• Unemployed private school teachers appealed to the government for help, saying they face stigma as they seek casual jobs from parents whose children they teach.
• The teachers were paid from fees and now are unpaid. They received a month's supply of foodstuffs from Ahadi Kenya Trust.
Private school teachers in Murang’a are working on farms, doing construction work and taking any casual jobs to support their families while schools are closed.
They appealed to the national government for support on Saturday at Njumbi ACK church where they received food rations from Ahadi Kenya CEO Stanley Kamau.
Their income depends on fees paid by parents. Schools closed in March due to the coronavirus and are to reopen in January if the pandemic is contained.
Also in financial trouble are teachers employed by school boards in public schools.
Teachers from Mathioya subcounty said they are suffering without a salary. Some have been forced to abandon rental houses and return to their parents’ homes.
Teacher Teresiah Nyakairu from Muthangari Primary School said she now seeks casual jobs to support herself, including construction work.
She said teachers face a lot of stigma from the community as they beg for casual jobs from the same parents whose children they teach.
“They ask why our education is not supporting us yet we encourage children to learn so they can support themselves in the future,” she said.
Nyakairu said she has been employed by the school’s board for four years and never imagined she would be working on farms though she is technically employed by the school board.
She was last paid in March but some parents had fees’ arrears so she was not paid in full.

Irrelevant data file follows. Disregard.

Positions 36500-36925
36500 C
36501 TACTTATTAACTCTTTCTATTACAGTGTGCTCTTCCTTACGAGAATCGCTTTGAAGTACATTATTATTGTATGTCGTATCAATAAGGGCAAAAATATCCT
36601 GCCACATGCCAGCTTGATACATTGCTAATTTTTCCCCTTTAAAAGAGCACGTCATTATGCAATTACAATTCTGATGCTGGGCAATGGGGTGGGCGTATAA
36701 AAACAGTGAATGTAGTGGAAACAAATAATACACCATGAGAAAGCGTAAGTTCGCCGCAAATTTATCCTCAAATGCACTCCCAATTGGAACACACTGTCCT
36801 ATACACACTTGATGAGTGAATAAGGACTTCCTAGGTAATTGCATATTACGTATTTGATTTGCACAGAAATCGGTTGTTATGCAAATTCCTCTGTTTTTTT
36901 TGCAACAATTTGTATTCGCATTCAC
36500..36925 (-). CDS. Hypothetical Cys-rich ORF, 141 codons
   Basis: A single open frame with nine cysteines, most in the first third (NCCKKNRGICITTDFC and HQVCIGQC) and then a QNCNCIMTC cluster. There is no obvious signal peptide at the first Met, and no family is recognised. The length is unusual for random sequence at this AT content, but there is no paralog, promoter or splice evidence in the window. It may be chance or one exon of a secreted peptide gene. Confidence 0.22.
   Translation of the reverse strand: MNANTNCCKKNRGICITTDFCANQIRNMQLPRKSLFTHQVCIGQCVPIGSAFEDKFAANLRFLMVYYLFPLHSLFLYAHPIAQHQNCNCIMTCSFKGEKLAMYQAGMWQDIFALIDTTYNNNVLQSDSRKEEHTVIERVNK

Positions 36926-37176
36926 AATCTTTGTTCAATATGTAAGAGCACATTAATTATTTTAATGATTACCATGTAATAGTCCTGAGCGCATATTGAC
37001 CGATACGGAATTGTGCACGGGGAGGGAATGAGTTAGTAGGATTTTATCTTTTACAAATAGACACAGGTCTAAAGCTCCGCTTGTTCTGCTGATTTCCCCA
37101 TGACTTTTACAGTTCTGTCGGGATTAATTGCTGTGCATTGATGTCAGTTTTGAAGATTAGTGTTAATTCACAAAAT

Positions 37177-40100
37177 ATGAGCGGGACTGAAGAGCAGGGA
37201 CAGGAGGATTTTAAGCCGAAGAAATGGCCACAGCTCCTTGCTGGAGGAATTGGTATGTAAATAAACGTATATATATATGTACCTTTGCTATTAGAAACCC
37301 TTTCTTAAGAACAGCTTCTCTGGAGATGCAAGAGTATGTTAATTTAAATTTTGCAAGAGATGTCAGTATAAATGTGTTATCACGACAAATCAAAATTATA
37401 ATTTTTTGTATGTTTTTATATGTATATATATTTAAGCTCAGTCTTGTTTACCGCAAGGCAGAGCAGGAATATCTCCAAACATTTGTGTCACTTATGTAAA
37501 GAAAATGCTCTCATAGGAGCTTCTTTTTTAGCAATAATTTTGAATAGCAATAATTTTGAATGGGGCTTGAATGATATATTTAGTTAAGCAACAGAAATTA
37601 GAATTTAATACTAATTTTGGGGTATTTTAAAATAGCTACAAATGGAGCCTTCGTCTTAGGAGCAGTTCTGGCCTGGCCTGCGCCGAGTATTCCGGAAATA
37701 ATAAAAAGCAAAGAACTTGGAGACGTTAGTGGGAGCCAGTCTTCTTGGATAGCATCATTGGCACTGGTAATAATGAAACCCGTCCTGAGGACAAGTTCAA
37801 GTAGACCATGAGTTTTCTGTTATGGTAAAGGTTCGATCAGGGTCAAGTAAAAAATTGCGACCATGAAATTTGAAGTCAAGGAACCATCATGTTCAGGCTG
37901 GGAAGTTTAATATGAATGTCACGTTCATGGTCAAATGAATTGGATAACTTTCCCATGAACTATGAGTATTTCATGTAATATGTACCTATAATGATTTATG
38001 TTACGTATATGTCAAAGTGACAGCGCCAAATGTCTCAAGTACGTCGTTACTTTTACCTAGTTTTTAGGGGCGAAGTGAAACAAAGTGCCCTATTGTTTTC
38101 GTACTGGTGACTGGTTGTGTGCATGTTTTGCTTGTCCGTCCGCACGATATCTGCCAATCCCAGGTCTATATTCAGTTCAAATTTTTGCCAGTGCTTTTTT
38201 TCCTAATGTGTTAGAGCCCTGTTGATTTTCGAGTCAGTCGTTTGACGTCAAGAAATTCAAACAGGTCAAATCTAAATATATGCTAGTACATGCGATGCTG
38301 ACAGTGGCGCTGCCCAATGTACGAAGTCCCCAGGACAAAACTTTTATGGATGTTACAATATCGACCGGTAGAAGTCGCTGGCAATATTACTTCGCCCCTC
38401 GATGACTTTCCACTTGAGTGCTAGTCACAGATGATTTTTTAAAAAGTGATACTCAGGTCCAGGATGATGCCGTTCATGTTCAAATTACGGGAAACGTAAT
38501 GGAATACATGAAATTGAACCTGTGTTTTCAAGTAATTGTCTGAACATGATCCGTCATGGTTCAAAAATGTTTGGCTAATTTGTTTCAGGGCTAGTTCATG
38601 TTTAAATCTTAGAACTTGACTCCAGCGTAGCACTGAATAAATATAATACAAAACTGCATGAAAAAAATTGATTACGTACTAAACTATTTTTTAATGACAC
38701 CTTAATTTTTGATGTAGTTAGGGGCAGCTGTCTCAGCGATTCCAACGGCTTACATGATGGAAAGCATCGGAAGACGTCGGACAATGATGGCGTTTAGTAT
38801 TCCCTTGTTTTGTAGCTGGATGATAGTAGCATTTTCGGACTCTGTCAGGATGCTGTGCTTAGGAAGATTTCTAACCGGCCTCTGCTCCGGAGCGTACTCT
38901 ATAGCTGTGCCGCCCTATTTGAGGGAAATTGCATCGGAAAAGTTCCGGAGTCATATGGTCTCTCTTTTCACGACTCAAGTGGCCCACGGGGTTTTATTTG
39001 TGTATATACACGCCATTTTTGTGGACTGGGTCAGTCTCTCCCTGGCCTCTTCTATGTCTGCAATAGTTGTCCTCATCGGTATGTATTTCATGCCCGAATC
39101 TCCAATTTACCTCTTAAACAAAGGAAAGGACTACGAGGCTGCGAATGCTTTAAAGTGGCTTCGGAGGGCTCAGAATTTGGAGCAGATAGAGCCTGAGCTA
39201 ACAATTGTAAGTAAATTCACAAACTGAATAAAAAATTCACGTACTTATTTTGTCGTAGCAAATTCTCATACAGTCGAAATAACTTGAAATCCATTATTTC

“We are Kenyan and we also pay taxes. The government should support us as it is supporting those under the Teachers Service Commission until schools resume,” Nyakairu said.
Teaching is a calling and she will never abandon it, she said.
Teacher John Mwangi said he is unable to provide for his wife and two children.
He said he is a former street boy and became a teacher to save himself and his family from abject poverty.
Displaying his roughened hands, Mwangi said he is now tilling farms and picking tea to put food on the table.
“We are crying out to the government to consider us and give us support so that we do not go hungry,” he said.
While donating food to teachers, Ahadi Kenya CEO Kamau urged the government to authorise schools to pay teachers using fees paid by parents in the first term.
“The first term was not fully over when the schools were closed due to the pandemic,” he said.
Schools should give teachers stipends and deduct the money from their salaries when learning resumes, he said.
Many private schools still need the money to pay rent, maintenance and cover other expenses, even while school is closed. Some have undertaken digital learning.
Kamau provided the teachers with a month’s supply of foodstuffs. He urged them to form a group and start businesses that will cushion them from further suffering if the pandemic continues past January.
Many teachers are sinking into depression due to their sudden loss of income, he said.
Kamau said his employees will go around the county to establish the number of needy teachers so ways to support them can be devised.
The CEO said the country may succeed in the fight against Covid-19 but end up with high levels of depression among teachers, which could hurt the education sector.
“It is very sad we are not taking these teachers as a family in the school unit. The fact their [public school] colleagues are being paid while they suffer worsens the situation,” he said.
Kamau urged residents to treat teachers with dignity when they ask for casual jobs and stop stigmatising them.
(Edited by V. Graham)